Perth: "I lied...and I am sorry," said banned Australian batsman Cameron Bancroft as he pleaded forgiveness for his role the "devastating" ball-tampering scandal that led to a nine-month ban on him.
Bancroft, who was caught on camera pulling out sand paper to scruff up the ball during the third Test against South Africa in Cape Town, said he is disappointed with himself.
"I want to say that I'm very sorry ... I'm very disappointed and I regret my actions ... It is something I will regret for the rest of my life," the opener stated.
While Bancroft was suspended for nine months, captain Steve Smith and vice-captain David Warner were banned for a year and also stripped of their leadership roles for plotting the entire episode.
"All I can do is ask for forgiveness ... I will do my best to contribute to the community," he added.
The 25-year-old had initially denied using sand paper on the ball and apologised for lying when the scandal broke out.
"I lied. I lied about the sandpaper. I panicked in that situation and I'm very sorry ... I feel like I've let everyone down in Australia," he said.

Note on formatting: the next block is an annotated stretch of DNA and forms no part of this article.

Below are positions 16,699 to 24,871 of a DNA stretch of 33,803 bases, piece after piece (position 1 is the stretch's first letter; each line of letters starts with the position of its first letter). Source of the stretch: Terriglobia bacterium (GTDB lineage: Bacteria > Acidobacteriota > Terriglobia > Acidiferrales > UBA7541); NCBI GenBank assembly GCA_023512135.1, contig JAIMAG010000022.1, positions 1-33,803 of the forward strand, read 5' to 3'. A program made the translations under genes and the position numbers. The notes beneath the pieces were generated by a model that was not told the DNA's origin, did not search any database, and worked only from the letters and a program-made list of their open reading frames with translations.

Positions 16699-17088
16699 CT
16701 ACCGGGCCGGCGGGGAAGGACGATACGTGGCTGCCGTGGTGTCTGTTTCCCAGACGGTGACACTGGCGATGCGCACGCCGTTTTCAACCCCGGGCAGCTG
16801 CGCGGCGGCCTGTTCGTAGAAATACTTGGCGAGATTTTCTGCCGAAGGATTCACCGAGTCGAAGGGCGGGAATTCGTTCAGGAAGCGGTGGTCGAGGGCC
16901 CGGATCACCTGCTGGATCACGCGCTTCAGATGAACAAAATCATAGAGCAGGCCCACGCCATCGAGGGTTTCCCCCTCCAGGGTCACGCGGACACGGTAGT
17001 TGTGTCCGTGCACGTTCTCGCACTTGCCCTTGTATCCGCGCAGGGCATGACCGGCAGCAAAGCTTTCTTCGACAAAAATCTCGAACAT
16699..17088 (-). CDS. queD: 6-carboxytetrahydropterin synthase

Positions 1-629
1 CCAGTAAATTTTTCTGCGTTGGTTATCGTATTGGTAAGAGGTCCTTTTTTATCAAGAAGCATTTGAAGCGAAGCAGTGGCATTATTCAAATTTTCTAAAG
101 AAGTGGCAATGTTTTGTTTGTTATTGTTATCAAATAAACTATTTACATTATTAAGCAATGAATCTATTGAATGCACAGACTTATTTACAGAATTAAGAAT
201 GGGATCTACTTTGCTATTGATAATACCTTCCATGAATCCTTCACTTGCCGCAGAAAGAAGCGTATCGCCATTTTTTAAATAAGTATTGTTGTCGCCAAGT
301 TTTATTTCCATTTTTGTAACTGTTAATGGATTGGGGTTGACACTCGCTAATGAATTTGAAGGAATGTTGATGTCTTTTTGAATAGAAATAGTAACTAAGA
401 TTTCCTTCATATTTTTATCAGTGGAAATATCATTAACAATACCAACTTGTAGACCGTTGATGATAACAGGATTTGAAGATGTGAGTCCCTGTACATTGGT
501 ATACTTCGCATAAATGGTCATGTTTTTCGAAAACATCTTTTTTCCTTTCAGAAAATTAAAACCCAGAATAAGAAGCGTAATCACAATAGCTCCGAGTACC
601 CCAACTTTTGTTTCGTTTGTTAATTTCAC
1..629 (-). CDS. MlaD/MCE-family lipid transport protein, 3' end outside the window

All the banned cricketers were sent home before the fourth Test in Johannesburg and have been barred from domestic cricket at this point. However, they have been told to do 100 hours voluntary service in community cricket.
"The thing that breaks my heart the most is that I've given up my spot in the team for free. People know I worked so hard to get to this point in my career and to have given up that chance for free is devastating," he said.
Bancroft also asserted that he had not tampered with the ball before.
"I have never ever been involved in tampering with the ball (before) and it clearly compromises my values and what I stand for as a player and as a person," he said.
His eight-Test old career tarred by the infamous incident, Bancroft said he would try hard to make a comeback.
"For me to carry that out in front of world cricket and to be seen breaking the laws of the game, not playing within the spirit of the game, it's completely how cricket shouldn't be played," he said.
"It's going to be a really long road particularly for myself to earn that respect back but for me that's the most important thing," he added.
Earlier, Warner, who has been dubbed the chief plotter in the controversy, also apologised for letting down the game.